I was relieved, once I was able to identify this scorpion, to learn that while their venom is quite toxic, causing hemorrhage and necrosis to small prey, their stings are generally harmless to humans, being compared to the sting of a honeybee. The scorpions prey mainly on big insects and spiders and sometimes on small vertebrates like geckos.

Common Black Scorpions live in and under big stones and rocks or in cracks and burrows in deserts and arid mountainous regions.

Sinai is home to a variety of scorpion species, including two of the most dangerous in the world – the Arabian Fat-tailed Scorpion (Androctonus crassicauda) and the Death Stalker (Leiurus quinquestriatus). You can also find Egyptian Pillar-tailed Scorpions, Egyptian Sand Scorpions, and Large-clawed Scorpions in Sinai, although this list is not exhaustive.

The Bedouin of South Sinai “have devised their own version of a primitive vaccine that is believed to provide their children with immunity against venomous stings of scorpions and wasps.” The process of immunization differs among tribes, but for the Jebaliya tribe, it involves collecting, roasting, and grinding a spider wasp and a young Death Stalker scorpion along with a bit of sugar. To this powder, spit from someone believed capable of passing on their immunity is added. This mixture is then given to a child sometime before they eat their first solid food.*

References:

*Aly, D. & Khalil, R. (2011). Wildlife in South Sinai. Cairo.Funded by the E.U. in cooperation with G.O.S.S.

Jericho Scorpion – Nebo hierichonticus – Mahmiyat.ps

Grasshoppers in Sinai

Four pictures of grasshoppers in Sinai.

Grasshoppers belong to the order Orthoptera, which also includes locusts and crickets. Worldwide, there are more than 20,000 species in this order. In this image, you can see:

Black Cone-headed Grasshoppers (Poekilocerus bufonius)
and
Egyptian Grasshoppers (Anacridium aegyptiacum)

The Cone-headed Grasshoppers are very common in the wadis around Dahab, both in their black adult phase and their pale/yellow colored nymph phase. And are often seen mating, the large female carrying the smaller male on her back.

Crimson-speckled Flunkey

I just love the common name of this moth – Crimson-speckled Flunkey is so much fun to say!

Crimson-speckled Flunkey
On a Trichodesma plant.

This moth (Utetheisa pulchella) belongs to the Erebidae family and can be found in dry open spaces in the Afrotropical ecozone in North Africa, the Near East, and Central Asia.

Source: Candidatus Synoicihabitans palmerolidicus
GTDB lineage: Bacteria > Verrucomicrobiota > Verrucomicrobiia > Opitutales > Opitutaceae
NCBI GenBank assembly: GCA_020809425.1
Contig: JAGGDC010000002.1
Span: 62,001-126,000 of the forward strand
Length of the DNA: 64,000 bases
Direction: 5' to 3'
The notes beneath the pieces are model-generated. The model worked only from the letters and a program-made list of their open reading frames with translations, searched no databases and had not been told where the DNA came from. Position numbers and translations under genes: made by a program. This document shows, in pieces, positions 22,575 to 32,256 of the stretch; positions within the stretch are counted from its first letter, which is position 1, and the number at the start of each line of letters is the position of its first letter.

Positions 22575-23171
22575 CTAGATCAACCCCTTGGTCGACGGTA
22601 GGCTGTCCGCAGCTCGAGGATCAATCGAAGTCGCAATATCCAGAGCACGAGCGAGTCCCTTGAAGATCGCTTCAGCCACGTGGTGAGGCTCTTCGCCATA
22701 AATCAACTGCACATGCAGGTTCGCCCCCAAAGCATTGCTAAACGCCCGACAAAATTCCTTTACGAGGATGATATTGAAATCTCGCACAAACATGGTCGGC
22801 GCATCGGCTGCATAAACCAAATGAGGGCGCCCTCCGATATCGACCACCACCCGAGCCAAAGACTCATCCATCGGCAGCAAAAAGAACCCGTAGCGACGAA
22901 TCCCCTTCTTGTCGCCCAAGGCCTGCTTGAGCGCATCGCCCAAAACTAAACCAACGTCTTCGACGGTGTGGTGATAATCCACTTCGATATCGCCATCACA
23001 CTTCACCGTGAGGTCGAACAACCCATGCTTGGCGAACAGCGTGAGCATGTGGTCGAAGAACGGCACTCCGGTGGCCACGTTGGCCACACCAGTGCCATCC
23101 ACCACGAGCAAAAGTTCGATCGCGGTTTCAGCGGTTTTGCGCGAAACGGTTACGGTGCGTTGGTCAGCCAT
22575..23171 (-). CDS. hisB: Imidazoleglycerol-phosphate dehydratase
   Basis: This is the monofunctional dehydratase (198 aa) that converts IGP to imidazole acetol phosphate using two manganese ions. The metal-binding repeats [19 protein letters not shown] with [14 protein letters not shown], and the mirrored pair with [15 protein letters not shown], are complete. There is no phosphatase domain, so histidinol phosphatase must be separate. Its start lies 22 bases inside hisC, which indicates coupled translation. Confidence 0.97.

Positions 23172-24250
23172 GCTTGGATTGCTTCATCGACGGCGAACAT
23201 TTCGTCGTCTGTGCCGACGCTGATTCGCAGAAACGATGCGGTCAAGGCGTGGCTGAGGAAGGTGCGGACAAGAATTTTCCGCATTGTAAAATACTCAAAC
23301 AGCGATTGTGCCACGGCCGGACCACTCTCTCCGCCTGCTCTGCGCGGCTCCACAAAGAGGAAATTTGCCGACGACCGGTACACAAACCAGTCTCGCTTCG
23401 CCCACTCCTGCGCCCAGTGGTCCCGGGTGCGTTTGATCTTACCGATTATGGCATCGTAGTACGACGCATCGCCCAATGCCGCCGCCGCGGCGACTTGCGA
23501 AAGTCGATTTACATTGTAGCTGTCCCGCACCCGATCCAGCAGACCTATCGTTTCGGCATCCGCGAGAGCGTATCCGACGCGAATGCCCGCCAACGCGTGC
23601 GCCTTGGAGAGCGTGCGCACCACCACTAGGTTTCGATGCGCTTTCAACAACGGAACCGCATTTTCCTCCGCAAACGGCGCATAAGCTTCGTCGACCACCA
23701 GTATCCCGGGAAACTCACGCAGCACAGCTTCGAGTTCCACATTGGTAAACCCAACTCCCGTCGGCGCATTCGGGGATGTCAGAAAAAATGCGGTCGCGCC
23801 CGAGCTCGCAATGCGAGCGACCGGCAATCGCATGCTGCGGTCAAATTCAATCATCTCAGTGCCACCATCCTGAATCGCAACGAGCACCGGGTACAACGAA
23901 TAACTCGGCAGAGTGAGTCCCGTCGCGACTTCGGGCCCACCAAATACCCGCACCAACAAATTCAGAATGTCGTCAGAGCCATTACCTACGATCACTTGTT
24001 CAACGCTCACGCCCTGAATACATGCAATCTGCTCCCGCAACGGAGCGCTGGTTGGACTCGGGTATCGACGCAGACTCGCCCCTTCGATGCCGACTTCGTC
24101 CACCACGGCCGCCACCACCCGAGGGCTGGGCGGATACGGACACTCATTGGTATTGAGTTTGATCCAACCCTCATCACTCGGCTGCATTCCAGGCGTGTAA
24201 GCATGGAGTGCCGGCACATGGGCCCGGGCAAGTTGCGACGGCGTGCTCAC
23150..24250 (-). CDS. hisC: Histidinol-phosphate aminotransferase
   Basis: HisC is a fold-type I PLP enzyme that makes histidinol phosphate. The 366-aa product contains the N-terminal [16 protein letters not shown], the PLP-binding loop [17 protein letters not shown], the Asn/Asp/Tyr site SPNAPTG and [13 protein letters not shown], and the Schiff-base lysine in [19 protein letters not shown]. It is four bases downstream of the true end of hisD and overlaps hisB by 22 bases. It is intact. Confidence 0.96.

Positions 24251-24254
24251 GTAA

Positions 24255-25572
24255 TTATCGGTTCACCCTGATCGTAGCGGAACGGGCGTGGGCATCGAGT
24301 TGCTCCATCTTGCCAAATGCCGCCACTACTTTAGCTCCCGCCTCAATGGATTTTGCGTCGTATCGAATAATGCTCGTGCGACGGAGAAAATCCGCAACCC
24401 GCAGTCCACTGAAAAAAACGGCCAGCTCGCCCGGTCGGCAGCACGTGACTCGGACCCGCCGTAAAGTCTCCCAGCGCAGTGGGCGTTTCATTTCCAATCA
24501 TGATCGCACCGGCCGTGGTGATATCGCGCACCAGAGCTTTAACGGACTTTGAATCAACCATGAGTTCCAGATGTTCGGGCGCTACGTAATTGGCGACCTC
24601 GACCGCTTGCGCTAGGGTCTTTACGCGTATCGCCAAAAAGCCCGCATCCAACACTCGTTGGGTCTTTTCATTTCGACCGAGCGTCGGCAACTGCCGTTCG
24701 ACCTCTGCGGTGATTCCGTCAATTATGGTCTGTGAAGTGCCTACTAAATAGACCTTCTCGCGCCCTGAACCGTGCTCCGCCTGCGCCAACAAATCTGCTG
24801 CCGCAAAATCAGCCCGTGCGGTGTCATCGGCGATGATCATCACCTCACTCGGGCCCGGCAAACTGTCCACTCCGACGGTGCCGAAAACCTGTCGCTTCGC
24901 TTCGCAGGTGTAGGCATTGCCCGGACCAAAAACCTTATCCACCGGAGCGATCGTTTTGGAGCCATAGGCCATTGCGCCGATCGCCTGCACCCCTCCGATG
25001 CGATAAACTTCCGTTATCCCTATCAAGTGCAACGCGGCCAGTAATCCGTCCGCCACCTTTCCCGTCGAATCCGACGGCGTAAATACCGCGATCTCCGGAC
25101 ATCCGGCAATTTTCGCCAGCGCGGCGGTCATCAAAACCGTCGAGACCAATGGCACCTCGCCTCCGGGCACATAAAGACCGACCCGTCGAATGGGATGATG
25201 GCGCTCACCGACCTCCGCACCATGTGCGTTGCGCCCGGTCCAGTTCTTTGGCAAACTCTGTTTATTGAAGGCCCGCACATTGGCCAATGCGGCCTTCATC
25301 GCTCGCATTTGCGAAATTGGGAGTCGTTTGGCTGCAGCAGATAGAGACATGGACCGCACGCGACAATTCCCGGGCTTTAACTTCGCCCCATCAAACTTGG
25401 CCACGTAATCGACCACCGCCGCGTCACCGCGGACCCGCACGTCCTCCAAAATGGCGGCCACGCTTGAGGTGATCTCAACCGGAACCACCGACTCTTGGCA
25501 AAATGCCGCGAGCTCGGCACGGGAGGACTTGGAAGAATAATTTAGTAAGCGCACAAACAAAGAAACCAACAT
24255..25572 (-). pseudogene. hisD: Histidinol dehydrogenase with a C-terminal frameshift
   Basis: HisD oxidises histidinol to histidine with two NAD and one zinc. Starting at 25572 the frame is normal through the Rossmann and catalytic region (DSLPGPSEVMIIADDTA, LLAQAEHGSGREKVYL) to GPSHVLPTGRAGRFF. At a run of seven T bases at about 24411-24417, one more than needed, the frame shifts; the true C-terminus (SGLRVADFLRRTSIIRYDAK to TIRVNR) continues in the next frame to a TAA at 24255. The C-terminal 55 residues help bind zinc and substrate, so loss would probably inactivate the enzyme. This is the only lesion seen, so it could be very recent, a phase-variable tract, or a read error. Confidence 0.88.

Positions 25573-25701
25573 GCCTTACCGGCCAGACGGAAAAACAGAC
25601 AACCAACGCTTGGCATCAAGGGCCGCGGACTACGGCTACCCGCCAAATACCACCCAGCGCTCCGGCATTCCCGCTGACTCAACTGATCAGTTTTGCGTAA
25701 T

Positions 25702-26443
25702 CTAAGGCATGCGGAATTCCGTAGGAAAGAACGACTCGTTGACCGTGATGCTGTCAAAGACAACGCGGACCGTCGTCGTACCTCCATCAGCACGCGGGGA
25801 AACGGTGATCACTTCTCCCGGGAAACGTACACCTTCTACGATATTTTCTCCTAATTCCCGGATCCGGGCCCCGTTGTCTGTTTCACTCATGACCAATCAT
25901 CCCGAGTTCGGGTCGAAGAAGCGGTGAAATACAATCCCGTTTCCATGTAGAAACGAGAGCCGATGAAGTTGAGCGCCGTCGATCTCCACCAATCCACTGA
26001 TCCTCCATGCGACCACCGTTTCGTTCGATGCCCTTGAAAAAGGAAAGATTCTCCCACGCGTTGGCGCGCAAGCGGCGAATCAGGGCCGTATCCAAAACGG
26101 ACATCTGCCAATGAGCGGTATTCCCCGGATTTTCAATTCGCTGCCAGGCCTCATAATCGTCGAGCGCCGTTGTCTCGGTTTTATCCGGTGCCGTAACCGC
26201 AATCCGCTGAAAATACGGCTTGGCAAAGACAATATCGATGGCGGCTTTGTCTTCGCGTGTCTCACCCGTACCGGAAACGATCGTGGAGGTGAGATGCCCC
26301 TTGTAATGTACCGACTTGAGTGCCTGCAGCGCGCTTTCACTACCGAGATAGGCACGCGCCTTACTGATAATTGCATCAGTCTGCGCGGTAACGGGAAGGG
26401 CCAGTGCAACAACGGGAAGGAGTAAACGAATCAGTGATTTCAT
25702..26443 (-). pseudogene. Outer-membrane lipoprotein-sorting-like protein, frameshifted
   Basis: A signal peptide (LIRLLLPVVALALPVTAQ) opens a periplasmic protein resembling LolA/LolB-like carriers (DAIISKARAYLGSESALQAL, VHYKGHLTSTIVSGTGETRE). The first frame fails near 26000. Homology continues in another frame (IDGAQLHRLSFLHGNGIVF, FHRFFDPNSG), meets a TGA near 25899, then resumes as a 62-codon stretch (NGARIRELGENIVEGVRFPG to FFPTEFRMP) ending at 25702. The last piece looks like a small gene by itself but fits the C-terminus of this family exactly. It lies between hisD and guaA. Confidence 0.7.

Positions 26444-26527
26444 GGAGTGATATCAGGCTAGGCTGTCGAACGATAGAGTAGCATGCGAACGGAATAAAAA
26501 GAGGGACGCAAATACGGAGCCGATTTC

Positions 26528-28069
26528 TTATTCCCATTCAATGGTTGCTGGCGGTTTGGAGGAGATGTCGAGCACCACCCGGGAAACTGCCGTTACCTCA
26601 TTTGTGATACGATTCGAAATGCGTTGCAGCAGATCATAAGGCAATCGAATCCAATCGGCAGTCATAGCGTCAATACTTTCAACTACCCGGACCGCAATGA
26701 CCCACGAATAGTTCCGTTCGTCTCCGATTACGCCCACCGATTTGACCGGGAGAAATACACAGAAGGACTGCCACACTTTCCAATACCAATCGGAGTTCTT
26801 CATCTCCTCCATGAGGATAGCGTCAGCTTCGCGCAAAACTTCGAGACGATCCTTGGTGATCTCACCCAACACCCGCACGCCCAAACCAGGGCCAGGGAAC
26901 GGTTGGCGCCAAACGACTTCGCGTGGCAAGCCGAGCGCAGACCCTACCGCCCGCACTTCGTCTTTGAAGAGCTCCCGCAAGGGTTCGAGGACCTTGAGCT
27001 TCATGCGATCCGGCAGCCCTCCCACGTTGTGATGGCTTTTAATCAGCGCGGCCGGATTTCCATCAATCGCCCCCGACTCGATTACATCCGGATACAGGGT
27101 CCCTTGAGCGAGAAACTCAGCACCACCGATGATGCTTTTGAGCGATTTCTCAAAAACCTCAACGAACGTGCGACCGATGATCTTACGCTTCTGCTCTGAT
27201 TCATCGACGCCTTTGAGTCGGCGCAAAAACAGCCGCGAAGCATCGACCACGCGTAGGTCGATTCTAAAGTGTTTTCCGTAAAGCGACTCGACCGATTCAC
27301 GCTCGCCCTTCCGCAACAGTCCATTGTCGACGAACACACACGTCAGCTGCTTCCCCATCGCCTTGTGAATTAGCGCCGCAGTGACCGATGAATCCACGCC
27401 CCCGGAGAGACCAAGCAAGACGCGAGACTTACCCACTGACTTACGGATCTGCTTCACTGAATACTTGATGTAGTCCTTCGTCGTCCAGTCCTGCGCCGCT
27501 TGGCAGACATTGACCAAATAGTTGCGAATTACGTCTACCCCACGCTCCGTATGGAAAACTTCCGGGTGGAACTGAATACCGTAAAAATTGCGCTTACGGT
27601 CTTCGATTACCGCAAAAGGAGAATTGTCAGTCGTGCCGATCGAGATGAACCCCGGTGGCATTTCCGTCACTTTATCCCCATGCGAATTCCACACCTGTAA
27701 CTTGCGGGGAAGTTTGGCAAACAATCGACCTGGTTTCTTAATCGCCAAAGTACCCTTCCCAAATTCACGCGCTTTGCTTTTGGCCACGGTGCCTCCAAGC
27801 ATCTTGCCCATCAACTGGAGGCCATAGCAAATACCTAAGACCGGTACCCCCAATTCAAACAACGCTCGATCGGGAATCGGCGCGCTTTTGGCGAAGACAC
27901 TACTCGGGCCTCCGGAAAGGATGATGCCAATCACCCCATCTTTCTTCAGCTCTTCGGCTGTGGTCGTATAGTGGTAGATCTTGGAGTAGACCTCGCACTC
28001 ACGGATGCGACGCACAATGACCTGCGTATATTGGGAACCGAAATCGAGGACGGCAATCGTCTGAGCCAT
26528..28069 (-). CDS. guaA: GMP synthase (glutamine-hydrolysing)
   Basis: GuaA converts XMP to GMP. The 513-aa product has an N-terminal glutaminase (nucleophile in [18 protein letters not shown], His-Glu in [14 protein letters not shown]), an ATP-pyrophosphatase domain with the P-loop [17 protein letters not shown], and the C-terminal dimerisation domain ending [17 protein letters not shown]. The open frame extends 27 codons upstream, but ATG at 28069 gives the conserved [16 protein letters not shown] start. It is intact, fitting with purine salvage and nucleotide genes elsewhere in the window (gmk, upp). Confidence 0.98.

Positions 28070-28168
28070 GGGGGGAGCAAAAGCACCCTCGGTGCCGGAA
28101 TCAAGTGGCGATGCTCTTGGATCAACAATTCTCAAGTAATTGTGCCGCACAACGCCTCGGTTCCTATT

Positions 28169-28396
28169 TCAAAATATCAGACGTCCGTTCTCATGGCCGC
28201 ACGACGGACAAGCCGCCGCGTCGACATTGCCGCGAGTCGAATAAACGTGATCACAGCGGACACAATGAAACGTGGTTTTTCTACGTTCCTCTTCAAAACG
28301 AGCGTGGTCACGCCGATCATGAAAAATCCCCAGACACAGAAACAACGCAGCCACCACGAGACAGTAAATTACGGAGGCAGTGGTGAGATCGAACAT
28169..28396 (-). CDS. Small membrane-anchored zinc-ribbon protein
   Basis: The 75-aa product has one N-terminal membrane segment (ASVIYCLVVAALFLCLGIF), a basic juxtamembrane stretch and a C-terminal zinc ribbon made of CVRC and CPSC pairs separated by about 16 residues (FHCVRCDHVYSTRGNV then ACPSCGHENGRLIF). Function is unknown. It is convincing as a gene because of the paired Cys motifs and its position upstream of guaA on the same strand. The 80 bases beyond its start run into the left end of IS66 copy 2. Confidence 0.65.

Crimson-speckled Flunkey

Their wings are white with small black spots between larger bright red one with an irregular black border. Their heads and thorax areas can be cream- to yellow-colored with the same pattern as the wings.

Crimson-speckled Flunkey
A dead specimen, perhaps a meal for a mantis or a spider.

Crimson-speckled Flunkeys fly during both the day and night, making them easier to spot than only night-flying moths. I have seen them in various locations in South Sinai, on a variety of plants.

Crimson-speckled Flunkey
Crimson-speckled Flunkey

The larvae, or caterpillars, eat a range of plants. In Sinai they most likely eat the leaves of Trichodesma and Heliotropium plants, as well as others. As they eat, the caterpillars accumulate a large amount of alkaloids in their bodies, making them unpalatable and toxic to birds. Their colors serve as a warning sign: They are dark brown or gray with orange lines across each segment. They have lateral white lines along their bodies and tufts of grayish hairs. I have never seen the caterpillars, at least not that I recall, but I found the image below on Wikipedia.

Have you ever spotted these moths or caterpillars on your wanderings?

Wasps in Sinai

Wasps are insects in the order Hymenoptera, which also includes sawflies, bees, and ants. Wasps such as hornets are social and live together in a nest. But most wasps are solitary. Wasps can be predators and pollinators. Some are parasitoidal, meaning they lay their eggs IN or ON other insects. The larvae eventually kill the host insect. Solitary wasps often do this to pest insects, so can be a beneficial pest control for crops. 

A collection of images of five different wasps in Sinai.

Pictured here are a handful of the different wasps in Sinai:

Sand Wasp (Bembix sp.)
Caterpillar Hunting Wasp (Delta dimidiatipenne)
Carrot Wasp (Gasteruptiidae family)
Oriental Hornet (Vespa orientalis)
Thread-waisted Wasp (Ammophila sp)

Bugs in Sinai

Not all insects are bugs. True bugs form the order Hemiptera and include such critters as cicadas, aphids, planthoppers, leafhoppers, and shield bugs. Most bugs feed on plants, using their sucking mouth parts to get at the sap.

Here you can see a nymph of a Lygaeid bug, a Bagrada Bug, Milkweed Bugs, a Black Watermelon Bug, and a Shield Bug nymph.

Bugs in Sinai